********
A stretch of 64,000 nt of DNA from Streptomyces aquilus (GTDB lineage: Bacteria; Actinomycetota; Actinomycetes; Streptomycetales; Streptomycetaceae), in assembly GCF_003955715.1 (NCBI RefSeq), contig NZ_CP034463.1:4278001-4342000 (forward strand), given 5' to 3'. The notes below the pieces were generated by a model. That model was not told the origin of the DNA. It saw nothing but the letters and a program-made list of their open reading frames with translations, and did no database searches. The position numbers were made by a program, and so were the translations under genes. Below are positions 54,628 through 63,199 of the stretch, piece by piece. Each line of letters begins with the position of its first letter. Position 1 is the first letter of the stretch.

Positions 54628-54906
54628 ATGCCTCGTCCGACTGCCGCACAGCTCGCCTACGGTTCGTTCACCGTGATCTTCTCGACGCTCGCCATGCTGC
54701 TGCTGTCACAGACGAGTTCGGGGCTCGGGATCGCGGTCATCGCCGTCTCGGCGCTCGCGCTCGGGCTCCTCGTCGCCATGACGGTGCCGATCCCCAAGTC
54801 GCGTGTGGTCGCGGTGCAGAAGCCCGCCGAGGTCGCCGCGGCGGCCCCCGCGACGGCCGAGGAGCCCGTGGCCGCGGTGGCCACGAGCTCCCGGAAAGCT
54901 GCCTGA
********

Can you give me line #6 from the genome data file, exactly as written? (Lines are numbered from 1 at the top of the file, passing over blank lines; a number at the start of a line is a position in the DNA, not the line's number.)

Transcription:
54901 GCCTGA